• What factors do you use to pair someone with a wheelchair cushion?
  • Would you be willing to measure someone’s tissue compliance if it required a mat exam? If it took only 3 minutes?
  • Would you use interface pressure mapping if you knew what to do with the resulting pressure map?
Thanks for your feedback!


Submitted by Michael Kostie,... (not verified) on

What factors do I take to chose a cushion, many factors are taken to make this decision, Time patient in in the chair, any history of pressure ulcers, environment the patient lives in, ( being home or a facility ) clothing the patient normally wears, ( different fabrics are able to breathe, or not ) does the patient have an incontinence problems, body size of the patient ( thin / thick ) the chair that they are looking into will it have a tilt/ recline option. is the patient able to pressure relief on his / her own, and how often,

I do not think testing a patient's skin tissue is something that should be done by anyone other than a Doctor, or nurse, during an office visit. Most of the time the eval is done in the home, and not having the proper and safe environment to do this might not be in the patient's best interest. If it was given as part of the face to face note or as a clinical note that would help.

I do have a FSA pressure mapping system that I carry with me at all times, and I do use it when needed. I can show the patient the difference between cushions, and most of these people are already in a chair, so they have an idea of what works for them, I am able to show them in color, and numbers what the cushion is doing and how it is important for them to pressure relief as much as possible, show them the difference between gel , air, or foam cushions. and even print out those photos to present to the insurance to prove a ROHO cushion is better than a gereral use cushion, or a certain back rest is more supportive with the patient kyphotic posture.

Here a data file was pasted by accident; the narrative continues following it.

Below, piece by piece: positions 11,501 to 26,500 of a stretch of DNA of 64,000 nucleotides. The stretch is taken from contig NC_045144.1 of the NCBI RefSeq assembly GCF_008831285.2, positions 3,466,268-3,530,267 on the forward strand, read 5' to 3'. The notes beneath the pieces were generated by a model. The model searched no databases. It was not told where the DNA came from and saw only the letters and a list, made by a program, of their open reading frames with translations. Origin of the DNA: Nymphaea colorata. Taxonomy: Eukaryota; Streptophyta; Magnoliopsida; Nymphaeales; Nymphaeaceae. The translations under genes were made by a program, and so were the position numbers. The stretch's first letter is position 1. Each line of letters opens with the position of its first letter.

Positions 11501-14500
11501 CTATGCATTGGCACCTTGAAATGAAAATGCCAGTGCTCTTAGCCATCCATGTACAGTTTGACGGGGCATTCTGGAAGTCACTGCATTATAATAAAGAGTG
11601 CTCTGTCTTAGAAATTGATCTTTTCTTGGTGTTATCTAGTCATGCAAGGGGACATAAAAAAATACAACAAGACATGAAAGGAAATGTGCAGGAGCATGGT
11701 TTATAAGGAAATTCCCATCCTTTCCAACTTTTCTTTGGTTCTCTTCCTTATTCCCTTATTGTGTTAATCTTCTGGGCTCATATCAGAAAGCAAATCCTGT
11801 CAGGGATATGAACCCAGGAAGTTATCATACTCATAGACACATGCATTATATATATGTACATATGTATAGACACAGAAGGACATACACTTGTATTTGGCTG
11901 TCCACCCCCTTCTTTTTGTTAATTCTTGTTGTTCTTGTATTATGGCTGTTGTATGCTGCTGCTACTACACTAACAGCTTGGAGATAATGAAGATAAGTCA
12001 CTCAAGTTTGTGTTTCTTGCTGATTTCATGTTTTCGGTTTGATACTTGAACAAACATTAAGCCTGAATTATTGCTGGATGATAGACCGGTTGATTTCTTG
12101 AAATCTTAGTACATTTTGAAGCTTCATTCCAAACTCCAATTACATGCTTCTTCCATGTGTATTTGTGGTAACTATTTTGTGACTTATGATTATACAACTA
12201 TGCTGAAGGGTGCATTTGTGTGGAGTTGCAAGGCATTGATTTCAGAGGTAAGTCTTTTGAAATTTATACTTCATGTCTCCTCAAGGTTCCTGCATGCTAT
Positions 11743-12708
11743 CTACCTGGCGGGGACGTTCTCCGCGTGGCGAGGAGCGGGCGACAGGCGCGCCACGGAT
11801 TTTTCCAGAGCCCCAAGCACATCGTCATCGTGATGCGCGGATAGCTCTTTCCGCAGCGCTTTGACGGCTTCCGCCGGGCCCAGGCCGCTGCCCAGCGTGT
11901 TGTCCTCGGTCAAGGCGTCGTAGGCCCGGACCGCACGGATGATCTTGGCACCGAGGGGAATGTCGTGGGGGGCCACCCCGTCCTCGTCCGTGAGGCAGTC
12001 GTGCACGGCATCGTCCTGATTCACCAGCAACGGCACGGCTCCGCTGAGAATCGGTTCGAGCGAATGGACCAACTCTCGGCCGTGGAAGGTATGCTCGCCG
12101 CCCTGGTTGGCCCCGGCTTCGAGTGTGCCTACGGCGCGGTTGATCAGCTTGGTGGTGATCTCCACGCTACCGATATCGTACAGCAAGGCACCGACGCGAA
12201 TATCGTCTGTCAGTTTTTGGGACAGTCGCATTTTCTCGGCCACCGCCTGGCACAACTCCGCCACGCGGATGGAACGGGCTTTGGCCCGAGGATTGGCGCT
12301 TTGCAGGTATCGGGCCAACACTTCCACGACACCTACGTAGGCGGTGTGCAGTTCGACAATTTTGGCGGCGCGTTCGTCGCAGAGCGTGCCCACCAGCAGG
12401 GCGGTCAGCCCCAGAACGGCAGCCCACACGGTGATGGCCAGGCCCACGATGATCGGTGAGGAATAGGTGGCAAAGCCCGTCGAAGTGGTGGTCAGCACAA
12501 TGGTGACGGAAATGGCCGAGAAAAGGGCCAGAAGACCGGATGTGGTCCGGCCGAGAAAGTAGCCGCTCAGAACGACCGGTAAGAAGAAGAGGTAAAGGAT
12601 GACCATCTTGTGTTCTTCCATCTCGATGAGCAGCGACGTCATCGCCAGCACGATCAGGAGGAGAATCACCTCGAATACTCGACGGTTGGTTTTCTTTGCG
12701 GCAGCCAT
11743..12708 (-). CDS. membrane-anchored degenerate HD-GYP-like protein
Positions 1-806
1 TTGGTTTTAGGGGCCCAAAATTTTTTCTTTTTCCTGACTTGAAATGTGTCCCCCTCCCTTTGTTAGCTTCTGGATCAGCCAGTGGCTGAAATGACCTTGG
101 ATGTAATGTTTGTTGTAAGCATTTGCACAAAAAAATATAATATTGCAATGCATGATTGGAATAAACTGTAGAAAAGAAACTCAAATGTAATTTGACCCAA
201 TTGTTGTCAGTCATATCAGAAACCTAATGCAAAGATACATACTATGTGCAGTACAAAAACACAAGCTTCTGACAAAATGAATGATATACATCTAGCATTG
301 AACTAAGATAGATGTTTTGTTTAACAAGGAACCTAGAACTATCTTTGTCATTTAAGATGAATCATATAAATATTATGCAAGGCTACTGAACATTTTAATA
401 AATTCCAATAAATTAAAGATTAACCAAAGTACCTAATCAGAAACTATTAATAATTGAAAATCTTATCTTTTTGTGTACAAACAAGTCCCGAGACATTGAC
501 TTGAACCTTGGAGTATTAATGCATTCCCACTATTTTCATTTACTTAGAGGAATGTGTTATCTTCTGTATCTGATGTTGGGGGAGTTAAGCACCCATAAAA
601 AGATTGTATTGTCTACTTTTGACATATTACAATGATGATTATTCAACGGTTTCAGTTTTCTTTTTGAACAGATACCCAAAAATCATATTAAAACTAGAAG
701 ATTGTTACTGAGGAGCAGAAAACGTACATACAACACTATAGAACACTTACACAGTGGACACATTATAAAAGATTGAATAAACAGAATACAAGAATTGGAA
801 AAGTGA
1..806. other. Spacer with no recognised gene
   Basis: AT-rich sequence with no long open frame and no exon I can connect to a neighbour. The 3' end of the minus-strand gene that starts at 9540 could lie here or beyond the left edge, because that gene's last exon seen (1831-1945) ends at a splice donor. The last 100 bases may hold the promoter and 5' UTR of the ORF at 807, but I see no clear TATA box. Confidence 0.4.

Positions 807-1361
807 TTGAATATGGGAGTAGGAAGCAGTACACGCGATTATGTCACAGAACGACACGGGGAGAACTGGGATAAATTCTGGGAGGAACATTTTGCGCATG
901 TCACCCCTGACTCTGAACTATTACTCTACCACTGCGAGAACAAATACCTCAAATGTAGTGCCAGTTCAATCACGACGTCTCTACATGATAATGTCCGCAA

Submitted by Tamara Vos-Drap... (not verified) on

Excellent article, Sharon. You propose interesting potential solutions to the pressure management dilemma. I'm excited to see your work with the mobile app! Our team at Mayo Clinic is also very interested in this challenging problem. We are currently advancing the development of our pressure mapping system with mobile app (for use at home) to address some of the issues you describe in your article. Through two federal grants awarded this year, we are using feedback from veterans with SCI and conducting other tests to learn how to best use a pressure mapping system in daily life. There are challenges for sure! Thank you for the important contributions you and your team have made in this area.